CALGARY, Alberta – The flooding in Alberta this June was a disaster that has redefined the face of our province and its citizens, and reinforced a steadfast spirit of helping that is ingrained in this great province. Camaraderie and generosity have outshone the physical devastation in many areas, and brought hope and at least some stability to the families and neighborhoods which suffered and lost.
While volunteering, a small group of engineers may have figured out a way to bring more relief to those in need and help rebuild. If it works.
Angeloy Tripomontoforia & Geraldo Hummini, co-owners of Relapse Engineering and Reservoir Design Inc. (RERD), are considering a new enhanced recovery scheme using cyclical, and seasonal flood waters as the energy input.
The design of the recovery plan involves the installation of surface pumps, reverse engineered from common basement sump pumps, to move overland flood waters off of existing locations and down mature abandoned well bores.
The results from the firm’s detailed engineering studies and 3D modelling indicate that some of the wells may even auto-frac themselves as water influences natural fractures, resulting in greater incremental production than expected.
This operation is designed primarily to help offset the cost of rebuilding after a disaster like the 2013 flood. When an incident occurs, flood waters are channeled down hole to create pressure and move stagnant oil to surface. It can then be sold to offset the cost of the damages. – Angeloy Tripomontoforia, outside of Finite Resources office after a meeting to buy their Groober field.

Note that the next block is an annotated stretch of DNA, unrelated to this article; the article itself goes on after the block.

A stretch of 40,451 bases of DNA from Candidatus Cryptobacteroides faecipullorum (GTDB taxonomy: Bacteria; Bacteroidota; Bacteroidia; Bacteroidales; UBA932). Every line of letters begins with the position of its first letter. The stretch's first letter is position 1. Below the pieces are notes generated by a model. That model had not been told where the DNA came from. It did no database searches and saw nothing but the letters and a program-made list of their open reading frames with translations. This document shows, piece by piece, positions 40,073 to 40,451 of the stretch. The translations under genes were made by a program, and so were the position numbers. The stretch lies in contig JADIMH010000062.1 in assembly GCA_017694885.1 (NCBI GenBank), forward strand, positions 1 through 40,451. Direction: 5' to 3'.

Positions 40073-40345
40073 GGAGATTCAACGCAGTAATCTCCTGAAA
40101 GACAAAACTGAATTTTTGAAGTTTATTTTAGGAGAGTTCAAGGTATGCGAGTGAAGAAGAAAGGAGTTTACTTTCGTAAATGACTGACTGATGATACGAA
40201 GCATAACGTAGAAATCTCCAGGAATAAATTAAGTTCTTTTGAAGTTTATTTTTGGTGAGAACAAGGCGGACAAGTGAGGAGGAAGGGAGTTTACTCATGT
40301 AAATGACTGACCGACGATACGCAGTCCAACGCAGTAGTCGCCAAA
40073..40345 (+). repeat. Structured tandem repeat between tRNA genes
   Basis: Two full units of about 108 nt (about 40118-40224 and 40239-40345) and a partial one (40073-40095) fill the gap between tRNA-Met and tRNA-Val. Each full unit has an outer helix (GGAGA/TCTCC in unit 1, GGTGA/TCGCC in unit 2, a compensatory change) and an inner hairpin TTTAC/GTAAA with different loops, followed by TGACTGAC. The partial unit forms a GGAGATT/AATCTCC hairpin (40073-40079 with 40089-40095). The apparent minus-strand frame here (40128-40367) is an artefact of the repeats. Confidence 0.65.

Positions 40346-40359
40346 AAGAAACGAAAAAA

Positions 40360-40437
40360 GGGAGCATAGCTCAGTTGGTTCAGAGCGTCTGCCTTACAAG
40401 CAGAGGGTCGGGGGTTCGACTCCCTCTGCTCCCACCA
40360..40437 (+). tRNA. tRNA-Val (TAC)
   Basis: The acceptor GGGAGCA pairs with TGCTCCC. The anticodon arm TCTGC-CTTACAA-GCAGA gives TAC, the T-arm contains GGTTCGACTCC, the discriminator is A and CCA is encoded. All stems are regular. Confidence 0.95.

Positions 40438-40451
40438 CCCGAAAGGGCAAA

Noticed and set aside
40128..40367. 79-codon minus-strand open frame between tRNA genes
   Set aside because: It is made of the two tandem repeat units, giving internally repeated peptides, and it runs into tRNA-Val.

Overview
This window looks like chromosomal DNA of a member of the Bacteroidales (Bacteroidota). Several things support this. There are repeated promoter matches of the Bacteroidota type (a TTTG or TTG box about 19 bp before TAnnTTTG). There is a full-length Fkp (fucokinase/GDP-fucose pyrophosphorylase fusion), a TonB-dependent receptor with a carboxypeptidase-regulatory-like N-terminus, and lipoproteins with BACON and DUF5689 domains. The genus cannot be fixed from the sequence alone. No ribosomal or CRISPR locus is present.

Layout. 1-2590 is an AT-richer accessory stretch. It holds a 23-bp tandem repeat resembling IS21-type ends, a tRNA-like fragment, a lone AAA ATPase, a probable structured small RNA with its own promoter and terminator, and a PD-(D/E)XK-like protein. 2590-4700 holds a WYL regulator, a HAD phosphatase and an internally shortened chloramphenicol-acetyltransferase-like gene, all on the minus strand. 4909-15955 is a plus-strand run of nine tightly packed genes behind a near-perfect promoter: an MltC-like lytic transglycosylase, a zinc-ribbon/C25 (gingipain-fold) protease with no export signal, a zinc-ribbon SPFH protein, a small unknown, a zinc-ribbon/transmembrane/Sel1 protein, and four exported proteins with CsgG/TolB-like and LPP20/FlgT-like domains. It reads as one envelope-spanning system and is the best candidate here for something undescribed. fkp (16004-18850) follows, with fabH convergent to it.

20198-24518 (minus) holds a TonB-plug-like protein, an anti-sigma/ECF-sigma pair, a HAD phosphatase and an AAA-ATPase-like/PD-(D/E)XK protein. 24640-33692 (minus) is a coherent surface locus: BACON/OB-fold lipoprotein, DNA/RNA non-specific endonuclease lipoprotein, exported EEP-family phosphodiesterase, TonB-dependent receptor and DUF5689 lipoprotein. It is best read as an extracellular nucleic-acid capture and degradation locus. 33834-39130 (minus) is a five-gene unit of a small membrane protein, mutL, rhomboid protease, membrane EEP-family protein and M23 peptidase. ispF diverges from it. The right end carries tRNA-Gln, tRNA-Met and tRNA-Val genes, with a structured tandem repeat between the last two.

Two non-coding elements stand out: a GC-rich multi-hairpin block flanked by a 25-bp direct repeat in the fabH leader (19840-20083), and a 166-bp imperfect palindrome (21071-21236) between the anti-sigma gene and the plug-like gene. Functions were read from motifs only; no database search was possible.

The idea is to use the energy of the flood to re-energize and resume the flow of oil in old, under pressured reservoirs. Talks with Finite Resources have given Relapse possible locations for start-up of the new venture.
Sources of pumps and necessary infrastructure have been sought after in all corners of the globe, as the equipment needs are going to be very specific. Remmy 325-Q pumps and Hijaxx Tripwire 231 waterproof cabling are necessary, and other items like Mr. Clean and foam sponges are proving easier to procure.
The company has plans to re-enter and attempt testing the novel idea by artificially surface flooding 2 extinct oil fields in central Alberta , but the trouble is getting enough water to flood the surface of the fields for the pilot.
We are going to enlist the help of some international think tanks to get our heads wrapped around creating an artificial flood. Without a flood test, we cannot prove our theory will work, and it becomes a harder sell to our investors. – Geraldo Hummini
Although RERD operates in an industry completely unrelated to upstream oil and gas, and they design and manufacture circuit boards for vibration dampeners on power tools, they are confident their theory is sound.
No results have been discussed or projected to date, but once the ball gets rolling on the Groober field pilot, any information will be sure to appear in the news whether the idea pans out or crashes and burns.
And in typical Bendovus Energy fashion, reports indicate that the energy giant is planning a similar Surface Flood EOR scheme. But with its very deep pockets, perpetual royalty holidays, and the brightest technical staff in the industry (self-proclaimed), the company should have no problem making it work and taking full credit for the quaternary enhanced recovery scheme.